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For many women, the toughest part of early pregnancy is
morning sickness. Morning sickness can range from
mild, occasional nausea to severe, ongoing, disabling nausea with bouts of
vomiting. Symptoms may be worse in the morning, but they can strike at any time
of the day or night.
The first signs of morning sickness usually
develop during the month following the first missed menstrual period, when
pregnancy hormone levels rise. Women carrying twins or more have greater
hormone increases, which tends to cause more severe morning sickness.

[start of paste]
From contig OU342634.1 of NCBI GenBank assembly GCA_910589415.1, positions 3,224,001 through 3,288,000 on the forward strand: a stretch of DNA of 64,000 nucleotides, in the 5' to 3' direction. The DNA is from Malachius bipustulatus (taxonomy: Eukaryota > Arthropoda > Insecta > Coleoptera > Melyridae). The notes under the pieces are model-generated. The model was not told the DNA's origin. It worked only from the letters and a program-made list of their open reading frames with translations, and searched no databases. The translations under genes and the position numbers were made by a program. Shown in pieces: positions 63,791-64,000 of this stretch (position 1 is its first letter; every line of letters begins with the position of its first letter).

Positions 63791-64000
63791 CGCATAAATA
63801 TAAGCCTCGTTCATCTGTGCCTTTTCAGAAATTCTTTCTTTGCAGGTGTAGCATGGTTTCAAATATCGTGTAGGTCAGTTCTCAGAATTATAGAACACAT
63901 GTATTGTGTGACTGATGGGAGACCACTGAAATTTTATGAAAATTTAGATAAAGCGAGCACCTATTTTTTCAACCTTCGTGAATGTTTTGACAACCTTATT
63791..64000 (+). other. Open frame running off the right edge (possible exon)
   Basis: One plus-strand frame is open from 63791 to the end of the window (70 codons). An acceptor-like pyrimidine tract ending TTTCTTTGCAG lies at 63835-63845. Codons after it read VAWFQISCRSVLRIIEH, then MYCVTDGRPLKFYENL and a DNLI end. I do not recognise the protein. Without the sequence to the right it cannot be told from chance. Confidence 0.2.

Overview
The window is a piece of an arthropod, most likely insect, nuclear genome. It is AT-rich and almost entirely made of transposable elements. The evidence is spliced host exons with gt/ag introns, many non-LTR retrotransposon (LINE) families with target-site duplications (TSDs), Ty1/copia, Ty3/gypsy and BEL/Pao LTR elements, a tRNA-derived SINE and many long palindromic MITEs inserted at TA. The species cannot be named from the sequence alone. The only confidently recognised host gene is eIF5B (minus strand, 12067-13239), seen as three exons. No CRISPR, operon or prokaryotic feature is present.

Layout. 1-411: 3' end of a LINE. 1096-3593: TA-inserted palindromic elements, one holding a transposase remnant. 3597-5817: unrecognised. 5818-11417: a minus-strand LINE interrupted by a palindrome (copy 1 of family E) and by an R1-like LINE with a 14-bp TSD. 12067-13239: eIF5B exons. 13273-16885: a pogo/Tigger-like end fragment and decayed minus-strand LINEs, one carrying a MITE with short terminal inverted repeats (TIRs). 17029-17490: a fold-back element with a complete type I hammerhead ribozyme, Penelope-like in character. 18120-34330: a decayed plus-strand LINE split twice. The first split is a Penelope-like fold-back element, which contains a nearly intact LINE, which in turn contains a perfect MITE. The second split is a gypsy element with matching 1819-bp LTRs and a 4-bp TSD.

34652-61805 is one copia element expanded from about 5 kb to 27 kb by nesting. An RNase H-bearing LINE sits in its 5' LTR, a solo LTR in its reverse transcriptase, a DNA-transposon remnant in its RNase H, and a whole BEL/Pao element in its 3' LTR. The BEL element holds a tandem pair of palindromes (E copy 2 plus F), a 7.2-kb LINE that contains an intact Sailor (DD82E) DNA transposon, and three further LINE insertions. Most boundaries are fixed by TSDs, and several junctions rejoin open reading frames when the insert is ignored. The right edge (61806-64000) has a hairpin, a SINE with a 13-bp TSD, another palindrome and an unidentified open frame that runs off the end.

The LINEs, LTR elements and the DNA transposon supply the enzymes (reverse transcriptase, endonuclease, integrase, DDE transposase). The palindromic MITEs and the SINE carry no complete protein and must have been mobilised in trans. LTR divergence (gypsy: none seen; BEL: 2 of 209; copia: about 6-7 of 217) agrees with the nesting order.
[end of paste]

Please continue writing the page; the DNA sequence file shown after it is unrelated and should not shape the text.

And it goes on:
There is no way to predict how long your morning sickness will last, even
if you have suffered through it before. Nausea and vomiting usually go away by
12 to 14 weeks of pregnancy. But in some cases, it can last well into a
If you have severe, persistent nausea and vomiting or
are unable to take in fluids, see your doctor or nurse-midwife right away. This
pregnancy problem can lead to
dehydration and malnutrition. For this, you need
intravenous (IV) fluids and/or prescribed medicine. In
some cases, you may need to stay in the hospital.
July 23, 2012
Sarah Marshall, MD - Family Medicine & Kirtly Jones, MD - Obstetrics and Gynecology
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